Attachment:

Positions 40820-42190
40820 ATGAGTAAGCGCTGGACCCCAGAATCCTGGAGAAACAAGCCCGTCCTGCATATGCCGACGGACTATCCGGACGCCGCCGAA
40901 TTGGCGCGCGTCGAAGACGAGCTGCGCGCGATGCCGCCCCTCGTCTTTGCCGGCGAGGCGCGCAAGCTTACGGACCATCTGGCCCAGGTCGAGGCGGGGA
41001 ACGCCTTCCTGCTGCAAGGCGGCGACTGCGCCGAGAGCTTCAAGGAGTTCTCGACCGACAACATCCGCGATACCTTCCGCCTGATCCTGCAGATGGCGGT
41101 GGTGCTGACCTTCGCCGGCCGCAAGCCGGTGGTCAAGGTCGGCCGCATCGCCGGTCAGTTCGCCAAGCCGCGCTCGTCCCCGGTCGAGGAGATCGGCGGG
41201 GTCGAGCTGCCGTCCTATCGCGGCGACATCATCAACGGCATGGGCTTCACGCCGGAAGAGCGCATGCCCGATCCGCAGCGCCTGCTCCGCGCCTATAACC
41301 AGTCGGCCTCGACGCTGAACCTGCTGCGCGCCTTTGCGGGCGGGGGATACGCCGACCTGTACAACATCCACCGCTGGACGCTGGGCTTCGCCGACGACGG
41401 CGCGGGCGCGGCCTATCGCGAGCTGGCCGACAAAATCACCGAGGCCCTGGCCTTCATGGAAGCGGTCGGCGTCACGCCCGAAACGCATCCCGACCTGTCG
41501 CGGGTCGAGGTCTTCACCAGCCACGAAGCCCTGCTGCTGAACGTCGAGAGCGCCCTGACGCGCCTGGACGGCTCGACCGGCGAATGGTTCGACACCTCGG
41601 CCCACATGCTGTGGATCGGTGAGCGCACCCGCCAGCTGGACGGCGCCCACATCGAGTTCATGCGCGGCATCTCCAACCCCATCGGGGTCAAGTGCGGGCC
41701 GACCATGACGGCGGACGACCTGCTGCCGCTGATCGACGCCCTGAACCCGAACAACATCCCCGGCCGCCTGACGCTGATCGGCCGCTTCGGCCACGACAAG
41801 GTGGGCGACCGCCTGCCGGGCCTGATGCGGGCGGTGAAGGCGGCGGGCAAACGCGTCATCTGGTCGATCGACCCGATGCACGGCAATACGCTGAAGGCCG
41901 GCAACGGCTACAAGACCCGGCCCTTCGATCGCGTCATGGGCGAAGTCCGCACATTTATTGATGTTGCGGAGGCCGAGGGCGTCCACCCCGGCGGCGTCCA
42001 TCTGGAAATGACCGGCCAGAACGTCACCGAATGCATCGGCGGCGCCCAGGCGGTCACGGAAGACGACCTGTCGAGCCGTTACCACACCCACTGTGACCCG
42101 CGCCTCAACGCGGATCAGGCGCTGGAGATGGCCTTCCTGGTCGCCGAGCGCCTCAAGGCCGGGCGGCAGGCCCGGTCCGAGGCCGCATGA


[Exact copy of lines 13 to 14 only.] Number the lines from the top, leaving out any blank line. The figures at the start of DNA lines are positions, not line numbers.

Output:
41901 GCAACGGCTACAAGACCCGGCCCTTCGATCGCGTCATGGGCGAAGTCCGCACATTTATTGATGTTGCGGAGGCCGAGGGCGTCCACCCCGGCGGCGTCCA
42001 TCTGGAAATGACCGGCCAGAACGTCACCGAATGCATCGGCGGCGCCCAGGCGGTCACGGAAGACGACCTGTCGAGCCGTTACCACACCCACTGTGACCCG